It was the day after Thanksgiving and it was time. My daughter and I tearfully exchanged glances as the doctor entered the dimly lit room. We gazed at the two forms, mostly stilled, lying on the couches. Memories of many, many years of comfort given and received were communicated in our shimmering stare.
How many times had I come home from work to find reassurance in a simple touch or greeting? How often were the trying teen years, with rejection and self-loathing oft companions, alleviated through their total acceptance and love?
And now it came down to this…a decision we would never want to make, but must, only accomplished through our combined effort.
“They’ve obviously had a very good, long life.” The doctor spoke having just completed her examination and checking the IVs. “How long have they been blind?”
“He lost his sight a few years ago due to an accident, but she has been blind only a month or so,” my daughter offered. “He adjusted quite well as long as he was here, in our home, as long as Mom didn’t move any furniture”. A small smile curved the corners of her mouth, recalling just such an occasion. Then she sobered. “It’s been much harder on her. She just doesn’t seem to understand what’s happened”, she offered quietly.
I thought back to the last months of increasing debilitation. Loss of hearing, loss of bladder control, loss of appetite. Still, wasn’t there some quality of life left? Some reason to keep on? When is it right to relinquish loved ones to the fate we all must someday share?
“If you’d like, I can wait in another room while you say good-bye”, the doctor spoke into my reverie. A sob caught in my throat as tears freely flowed. “Thank you, we’d appreciate that”, I managed.
We walked over to the couches. I reached down and gathered him in my arms, while my daughter did the same with her. Absently, our hands preformed the familiar caresses, as our minds accepted the inevitable. We’d shared 17 too short years with these two…their entire lives. Now, as I contemplated life without them, I couldn’t imagine how we’d ever lived previous to their coming or what would fill the immense void their absence would create.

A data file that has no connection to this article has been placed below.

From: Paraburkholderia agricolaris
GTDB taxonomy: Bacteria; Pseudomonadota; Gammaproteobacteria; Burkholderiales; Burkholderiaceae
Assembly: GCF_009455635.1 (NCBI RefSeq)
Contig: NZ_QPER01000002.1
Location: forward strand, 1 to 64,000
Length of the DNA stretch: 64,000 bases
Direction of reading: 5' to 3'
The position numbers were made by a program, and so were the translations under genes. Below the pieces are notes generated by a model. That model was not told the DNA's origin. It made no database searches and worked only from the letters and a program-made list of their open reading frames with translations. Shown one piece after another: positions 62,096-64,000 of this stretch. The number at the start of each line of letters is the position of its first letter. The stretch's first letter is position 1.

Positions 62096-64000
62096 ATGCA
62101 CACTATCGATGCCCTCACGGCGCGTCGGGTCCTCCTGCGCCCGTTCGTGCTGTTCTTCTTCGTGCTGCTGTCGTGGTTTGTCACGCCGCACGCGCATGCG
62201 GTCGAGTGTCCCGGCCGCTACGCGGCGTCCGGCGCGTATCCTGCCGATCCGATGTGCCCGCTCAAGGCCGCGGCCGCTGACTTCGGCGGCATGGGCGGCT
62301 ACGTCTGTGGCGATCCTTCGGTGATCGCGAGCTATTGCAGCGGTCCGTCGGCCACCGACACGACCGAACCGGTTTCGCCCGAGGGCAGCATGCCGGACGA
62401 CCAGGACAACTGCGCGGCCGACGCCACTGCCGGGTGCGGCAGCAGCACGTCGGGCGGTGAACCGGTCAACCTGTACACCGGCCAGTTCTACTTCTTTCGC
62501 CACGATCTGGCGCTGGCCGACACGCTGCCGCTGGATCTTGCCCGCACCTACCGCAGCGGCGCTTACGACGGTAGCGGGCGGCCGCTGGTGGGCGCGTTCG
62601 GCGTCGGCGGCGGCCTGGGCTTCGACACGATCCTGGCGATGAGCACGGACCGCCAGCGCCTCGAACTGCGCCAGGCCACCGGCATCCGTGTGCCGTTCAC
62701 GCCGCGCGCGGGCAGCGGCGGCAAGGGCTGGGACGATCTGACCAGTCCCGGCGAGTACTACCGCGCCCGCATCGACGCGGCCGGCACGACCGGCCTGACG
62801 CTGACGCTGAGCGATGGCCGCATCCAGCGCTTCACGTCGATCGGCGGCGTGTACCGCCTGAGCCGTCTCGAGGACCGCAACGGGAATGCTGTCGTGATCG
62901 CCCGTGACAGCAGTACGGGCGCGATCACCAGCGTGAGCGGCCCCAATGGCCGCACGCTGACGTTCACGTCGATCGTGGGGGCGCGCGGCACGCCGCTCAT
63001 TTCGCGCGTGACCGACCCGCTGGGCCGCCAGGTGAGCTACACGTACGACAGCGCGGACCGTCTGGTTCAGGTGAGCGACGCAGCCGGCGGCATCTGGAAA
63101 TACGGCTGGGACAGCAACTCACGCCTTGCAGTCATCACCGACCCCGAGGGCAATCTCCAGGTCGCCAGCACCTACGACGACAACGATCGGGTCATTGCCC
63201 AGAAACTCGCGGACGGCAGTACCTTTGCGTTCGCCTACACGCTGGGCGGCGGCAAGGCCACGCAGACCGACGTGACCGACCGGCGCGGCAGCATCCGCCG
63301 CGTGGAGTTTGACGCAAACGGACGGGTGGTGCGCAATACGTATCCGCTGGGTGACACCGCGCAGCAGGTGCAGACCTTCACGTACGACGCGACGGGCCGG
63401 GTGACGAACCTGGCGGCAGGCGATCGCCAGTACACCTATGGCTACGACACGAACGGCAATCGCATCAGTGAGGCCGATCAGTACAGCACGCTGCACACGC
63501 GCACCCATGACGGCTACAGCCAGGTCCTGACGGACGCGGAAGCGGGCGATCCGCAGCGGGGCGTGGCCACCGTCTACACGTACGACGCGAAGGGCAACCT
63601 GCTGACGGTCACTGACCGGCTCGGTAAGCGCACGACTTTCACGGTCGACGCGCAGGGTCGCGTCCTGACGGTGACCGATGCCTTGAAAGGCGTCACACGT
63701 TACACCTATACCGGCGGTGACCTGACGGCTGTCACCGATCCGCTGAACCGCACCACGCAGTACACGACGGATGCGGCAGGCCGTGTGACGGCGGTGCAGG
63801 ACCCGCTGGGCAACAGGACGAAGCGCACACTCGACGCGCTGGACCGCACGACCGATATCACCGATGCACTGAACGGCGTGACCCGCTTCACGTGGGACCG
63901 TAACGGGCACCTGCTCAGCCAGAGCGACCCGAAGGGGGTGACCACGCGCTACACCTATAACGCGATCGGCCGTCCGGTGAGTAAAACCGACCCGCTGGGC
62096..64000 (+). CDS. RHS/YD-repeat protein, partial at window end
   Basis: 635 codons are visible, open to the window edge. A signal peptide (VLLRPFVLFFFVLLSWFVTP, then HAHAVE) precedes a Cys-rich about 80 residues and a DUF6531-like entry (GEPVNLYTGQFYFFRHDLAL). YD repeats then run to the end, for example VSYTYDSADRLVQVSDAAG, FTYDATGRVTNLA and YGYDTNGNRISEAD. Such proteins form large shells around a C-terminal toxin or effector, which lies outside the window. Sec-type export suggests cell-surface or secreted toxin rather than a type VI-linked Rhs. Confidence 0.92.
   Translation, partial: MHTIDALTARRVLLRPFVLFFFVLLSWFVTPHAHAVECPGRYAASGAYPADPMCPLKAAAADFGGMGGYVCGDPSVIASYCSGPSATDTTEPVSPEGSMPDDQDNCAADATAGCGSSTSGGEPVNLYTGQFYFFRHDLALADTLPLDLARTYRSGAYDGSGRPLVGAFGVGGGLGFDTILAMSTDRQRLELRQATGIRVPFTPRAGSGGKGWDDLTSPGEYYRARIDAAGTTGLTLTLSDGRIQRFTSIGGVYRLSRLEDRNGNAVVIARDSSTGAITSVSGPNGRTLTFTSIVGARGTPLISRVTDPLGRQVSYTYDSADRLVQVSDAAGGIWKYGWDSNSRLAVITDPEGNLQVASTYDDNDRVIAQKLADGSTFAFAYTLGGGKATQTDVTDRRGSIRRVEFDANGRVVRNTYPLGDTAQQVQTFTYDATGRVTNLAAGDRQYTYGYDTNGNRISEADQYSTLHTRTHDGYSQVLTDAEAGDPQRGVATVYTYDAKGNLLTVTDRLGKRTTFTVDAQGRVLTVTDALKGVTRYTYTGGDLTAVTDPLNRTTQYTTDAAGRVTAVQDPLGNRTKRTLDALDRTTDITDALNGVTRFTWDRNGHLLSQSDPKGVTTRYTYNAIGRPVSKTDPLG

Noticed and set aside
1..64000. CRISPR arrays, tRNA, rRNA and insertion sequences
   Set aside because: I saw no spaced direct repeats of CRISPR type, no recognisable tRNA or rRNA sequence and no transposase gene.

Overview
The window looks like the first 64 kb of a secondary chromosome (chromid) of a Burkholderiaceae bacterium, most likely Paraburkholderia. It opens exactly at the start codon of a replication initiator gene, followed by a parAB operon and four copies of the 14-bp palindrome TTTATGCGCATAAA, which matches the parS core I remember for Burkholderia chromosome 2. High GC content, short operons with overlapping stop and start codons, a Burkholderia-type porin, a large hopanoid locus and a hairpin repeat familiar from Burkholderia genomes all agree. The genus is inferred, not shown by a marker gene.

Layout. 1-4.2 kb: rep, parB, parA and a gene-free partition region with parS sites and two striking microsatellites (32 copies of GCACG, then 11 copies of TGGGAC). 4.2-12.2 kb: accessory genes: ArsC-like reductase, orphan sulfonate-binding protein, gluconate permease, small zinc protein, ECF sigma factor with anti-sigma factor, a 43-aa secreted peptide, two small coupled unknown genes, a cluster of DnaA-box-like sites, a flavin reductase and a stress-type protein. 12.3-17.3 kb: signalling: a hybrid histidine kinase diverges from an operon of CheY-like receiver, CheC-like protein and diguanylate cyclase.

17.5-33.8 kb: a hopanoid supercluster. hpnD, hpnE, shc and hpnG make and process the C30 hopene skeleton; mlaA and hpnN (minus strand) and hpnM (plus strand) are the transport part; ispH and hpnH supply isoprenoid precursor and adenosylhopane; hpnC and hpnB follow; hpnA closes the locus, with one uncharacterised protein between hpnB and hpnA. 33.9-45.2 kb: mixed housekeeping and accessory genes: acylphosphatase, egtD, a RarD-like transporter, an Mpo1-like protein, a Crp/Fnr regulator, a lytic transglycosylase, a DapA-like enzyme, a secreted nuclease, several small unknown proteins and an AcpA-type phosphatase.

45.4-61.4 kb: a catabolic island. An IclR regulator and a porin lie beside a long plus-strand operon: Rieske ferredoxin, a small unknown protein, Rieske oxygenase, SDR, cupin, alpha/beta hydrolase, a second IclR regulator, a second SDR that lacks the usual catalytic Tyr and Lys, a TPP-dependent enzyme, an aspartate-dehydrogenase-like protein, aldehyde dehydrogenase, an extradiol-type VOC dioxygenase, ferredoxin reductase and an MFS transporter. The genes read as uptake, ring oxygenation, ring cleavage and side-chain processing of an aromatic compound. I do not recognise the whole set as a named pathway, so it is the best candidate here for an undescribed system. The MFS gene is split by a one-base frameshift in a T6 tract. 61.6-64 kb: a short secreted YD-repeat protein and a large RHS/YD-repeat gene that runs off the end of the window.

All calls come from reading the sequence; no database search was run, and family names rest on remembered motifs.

Murmuring reassurances of our love, we stroked the familiar bodies. Though unable to see or hear us, they communicated relief as they relaxed in our arms. The doctor had unobtrusively re-entered the room. I looked up and nodded. She injected a clear fluid into each of the IVs. “It won’t be long; they’ll just go to sleep.”
“Good-bye Triscuit”, I cried. “We love you, Biscuit”, my daughter echoed. Two pink tongues licked our hands in response and somehow reassurance.
Their bodies stilled. “It’s over”, the doctor asserted. My husband entered and gathered our loved ones in his arms. As he exited the room, my daughter and I held each other as we wept.
A year later, I wandered into the backyard. The winter wind chilled and I wrapped my coat more tightly around me. Bare branches scraped against the house and the landscape was barren. Then I glanced to the side. Shimmering in the cold, dim, November sunlight was our year old winter camellia. White blooms covered its dark green leaves and a few, dislodged by the wind, settled on the stone marker at its base.
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